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Catching the Instance

A new exhibition by Dmitry Konradt of his iconic images of St. Petersburg rock musicians is now on view.

Published: May 22, 2013 (Issue # 1760)



  • Andrei ‘The Pig’ Panov (r) performing with his band Avtomaticheskiye Udovletvoriteli in the early 1990s.
    Photo: Dmitry Konradt

  • Akvarium’s Boris Grebenshchikov, photographed in 1987.
    Photo: Dmitry Konradt

Dmitry Konradt, one of the city’s top fine-art photographers, was there with his camera to document most of the historic moments as well as the liberating spirit of St. Petersburg rock music during the Leningrad rock explosion of the 1980s.

Now focusing almost exclusively on abstract and eerily beautiful photographs taken in the courtyards and alleys of old St. Petersburg, Konradt is displaying some of his iconic rock images — featuring Russian rock legends such as DDT, Akvarium, Kino, Alisa, Auctyon, AVIA and Sergei Kuryokhin’s Pop Mechanics — at an exhibition at the Timiryazev Library that opened last weekend.

“Whether Russian rock exists or not is still an open question for me, but it can be said with some confidence that in the 1980s, it did,” Konradt said, speaking to The St. Petersburg Times ahead of the opening.

“I am not sure about now. Back then it was the combination of a [specific] time and place,” he said. “We witnessed it and managed to capture a few things.”

Called “From Konradt’s Rock Archives of the 1980s,” the exhibition includes 28 photographs of leading Russian rock musicians active in that era. Some are dead, some have disappeared and some went on to become big national stars.

Originally, the exhibition was created for Finnish audiences and was held at the Pick Me gallery in Helsinki to coincide with the release of “Pietari on rock,” a book about Leningrad rock music written by Finnish writer Tomi Huttunen and illustrated with more than 60 photographs by Konradt, who was credited as a co-author.

That exhibition, which included 31 works, then moved to Helsinki’s Stoa Cultural Center, where it began a tour of Finland, including stops in Tampere, Turku, Kuopio and Oulu. The copies of the photographs for the touring show were made by the Finland-Russia Society.

“The works were selected based on two principles: On one hand, they had to illustrate Tomi’s book to a certain degree. On the other hand, I wanted them to be good photographs,” Konradt said.

“[Tomi] told me, ‘We need this person,’ and I looked to see if I had good images of that person from my point of view as a photographer. To me, purely photographic qualities are important — notwithstanding the rarity of the situation or the identity of the subject. I tried to be not only a chronicler, but also a photographer.”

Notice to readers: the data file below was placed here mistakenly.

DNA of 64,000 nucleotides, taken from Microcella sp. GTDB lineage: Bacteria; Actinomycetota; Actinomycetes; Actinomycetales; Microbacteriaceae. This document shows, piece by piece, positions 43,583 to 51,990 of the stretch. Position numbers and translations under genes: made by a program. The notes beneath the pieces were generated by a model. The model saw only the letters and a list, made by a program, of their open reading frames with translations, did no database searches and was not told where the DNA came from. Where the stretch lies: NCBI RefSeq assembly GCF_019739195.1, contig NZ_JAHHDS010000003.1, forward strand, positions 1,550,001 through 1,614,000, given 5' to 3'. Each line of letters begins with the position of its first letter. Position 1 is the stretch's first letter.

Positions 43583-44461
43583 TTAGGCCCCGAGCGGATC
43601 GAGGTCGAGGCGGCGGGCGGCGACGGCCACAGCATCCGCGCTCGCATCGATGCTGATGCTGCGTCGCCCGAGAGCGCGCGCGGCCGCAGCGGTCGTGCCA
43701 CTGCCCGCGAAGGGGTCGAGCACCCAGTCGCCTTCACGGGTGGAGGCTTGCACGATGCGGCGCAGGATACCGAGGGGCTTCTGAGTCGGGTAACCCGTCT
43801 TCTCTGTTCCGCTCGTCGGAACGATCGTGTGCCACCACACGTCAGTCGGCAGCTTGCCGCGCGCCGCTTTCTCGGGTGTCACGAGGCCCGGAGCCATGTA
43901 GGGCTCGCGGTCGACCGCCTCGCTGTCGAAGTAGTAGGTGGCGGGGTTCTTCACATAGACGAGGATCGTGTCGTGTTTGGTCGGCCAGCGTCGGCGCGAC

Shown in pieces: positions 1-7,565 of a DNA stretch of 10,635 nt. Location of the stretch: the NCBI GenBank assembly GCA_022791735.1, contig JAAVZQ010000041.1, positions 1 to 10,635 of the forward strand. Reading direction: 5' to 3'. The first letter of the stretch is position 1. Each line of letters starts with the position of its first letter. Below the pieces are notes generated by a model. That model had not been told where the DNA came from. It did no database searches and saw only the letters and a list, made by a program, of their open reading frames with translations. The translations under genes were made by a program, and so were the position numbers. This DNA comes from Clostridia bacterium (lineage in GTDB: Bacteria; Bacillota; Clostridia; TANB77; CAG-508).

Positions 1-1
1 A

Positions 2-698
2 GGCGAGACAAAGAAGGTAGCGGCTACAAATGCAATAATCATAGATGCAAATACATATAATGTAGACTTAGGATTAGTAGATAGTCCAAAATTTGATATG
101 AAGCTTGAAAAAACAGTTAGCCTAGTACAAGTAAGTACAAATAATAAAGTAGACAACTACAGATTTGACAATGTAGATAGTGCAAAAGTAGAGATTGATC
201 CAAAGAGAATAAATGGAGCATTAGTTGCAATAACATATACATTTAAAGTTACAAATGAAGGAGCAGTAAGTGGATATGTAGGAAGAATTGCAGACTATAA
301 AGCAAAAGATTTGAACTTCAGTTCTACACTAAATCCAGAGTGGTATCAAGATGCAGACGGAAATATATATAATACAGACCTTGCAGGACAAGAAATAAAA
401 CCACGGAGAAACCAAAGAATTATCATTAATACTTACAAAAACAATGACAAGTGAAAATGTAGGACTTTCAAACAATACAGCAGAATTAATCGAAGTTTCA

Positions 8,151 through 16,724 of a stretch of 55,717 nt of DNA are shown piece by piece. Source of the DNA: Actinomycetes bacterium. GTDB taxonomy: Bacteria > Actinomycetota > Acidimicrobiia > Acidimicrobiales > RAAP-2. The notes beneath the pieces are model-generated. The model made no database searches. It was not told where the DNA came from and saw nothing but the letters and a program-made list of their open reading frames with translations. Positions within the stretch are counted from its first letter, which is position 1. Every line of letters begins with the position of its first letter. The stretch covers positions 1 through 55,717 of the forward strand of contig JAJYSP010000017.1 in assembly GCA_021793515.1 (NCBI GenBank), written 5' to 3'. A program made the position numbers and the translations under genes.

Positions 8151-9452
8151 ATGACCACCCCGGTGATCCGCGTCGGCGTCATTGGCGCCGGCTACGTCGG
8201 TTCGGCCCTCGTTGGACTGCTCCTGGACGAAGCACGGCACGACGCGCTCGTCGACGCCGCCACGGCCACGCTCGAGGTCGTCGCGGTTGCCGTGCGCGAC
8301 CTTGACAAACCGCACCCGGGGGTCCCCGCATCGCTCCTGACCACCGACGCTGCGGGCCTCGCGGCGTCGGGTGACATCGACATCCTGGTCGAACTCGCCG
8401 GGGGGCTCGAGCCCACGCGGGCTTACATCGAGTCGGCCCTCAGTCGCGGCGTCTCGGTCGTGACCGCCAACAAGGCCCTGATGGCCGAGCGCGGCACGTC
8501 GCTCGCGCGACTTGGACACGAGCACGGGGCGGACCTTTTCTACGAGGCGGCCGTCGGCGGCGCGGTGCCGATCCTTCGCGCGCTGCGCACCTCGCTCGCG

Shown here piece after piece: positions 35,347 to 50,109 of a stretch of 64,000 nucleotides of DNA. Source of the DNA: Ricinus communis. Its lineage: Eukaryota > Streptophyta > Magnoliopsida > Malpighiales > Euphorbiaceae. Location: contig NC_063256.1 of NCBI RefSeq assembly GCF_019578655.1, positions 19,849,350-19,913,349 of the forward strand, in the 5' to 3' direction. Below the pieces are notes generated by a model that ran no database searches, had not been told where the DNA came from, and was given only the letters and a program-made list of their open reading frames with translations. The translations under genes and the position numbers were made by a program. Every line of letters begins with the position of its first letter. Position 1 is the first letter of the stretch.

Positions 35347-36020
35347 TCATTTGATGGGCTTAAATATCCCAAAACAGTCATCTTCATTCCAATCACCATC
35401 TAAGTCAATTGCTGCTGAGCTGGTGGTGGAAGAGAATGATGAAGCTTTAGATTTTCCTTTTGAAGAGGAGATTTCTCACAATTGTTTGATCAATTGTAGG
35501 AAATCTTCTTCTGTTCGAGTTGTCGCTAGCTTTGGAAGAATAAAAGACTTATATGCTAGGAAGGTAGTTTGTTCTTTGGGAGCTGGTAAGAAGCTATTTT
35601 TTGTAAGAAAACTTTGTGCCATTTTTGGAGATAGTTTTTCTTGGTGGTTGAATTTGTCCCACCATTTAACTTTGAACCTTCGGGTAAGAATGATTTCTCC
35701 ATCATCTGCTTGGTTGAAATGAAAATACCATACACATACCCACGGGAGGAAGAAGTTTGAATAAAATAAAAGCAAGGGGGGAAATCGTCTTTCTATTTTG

Konradt said he has included several atmospheric photographs to convey the mood of the 1980s Leningrad rock scene for the original exhibition, which is now on view in St. Petersburg.

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ALL ABOUT TOWN

Sunday, Jan. 25


Get out your running shoes for the 46th International Road of Life Marathon. Dedicated to the end of the blockade, three runs are offered — 5, 21 and 42 kilometer runs — starting in different places outside the city. Busses leave from 13/1 Arsenalnaya Naberezhny at 8 a.m. but check complete details and registration fees on www.newrunners.ru/race/doroga-zhizni-2015



If you are planning a wedding, head over to the Azimut Hotel, 43/1 Lermontovsky Prospekt from 11 a.m. to 6 p.m. The day includes live music, free dance classes and vendors selling wedding dresses, accessories, cakes and services to help make your special day perfect. Admission is free.



Monday, Jan. 26


Feeling stressed by the crisis? The Northwest Coach University at 3 Ulitsa Vostsstanaya is hosting a master class by lifecoach Tatiana Almazova. She will shed light on the coaching process, the usefulness of coaching during times of economic downturn and how coaching can improve your career and business prospects. The event starts at 7 p.m. and admission is free. Pre-register by calling 424 3700.



Discover the State Hermitage Museum's collection of English painting at a lecture by art historian Yelizaveta Renne at the Prince Galitzine Library, 46 Nab. Reki Fontanki. The event starts at 6 p.m. and the lecture will be followed by a concert of arias, songs and duets by English composer Henry Purcell. The event is free of charge.



Tuesday, Jan. 27


Celebrate the 71st anniversary of the end of the Siege of Leningrad on Palace Square with a free concert at 7 p.m. Listen to WWII-era songs and the poetry of Olga Bergholz while you peruse outdoor exhibitions dedicated to life during wartime. The event is capped off by a fireworks display at 9 p.m.



Stop by the Lexica School of Foreign Languages at 73 Ligovsky Prospekt from now until Friday for a free English lesson. The classes start at 7 p.m. and cover all levels, from Beginner to Advanced. Registration by telephone on 7641692 and a desire to improve your skills are the only prerequisites.







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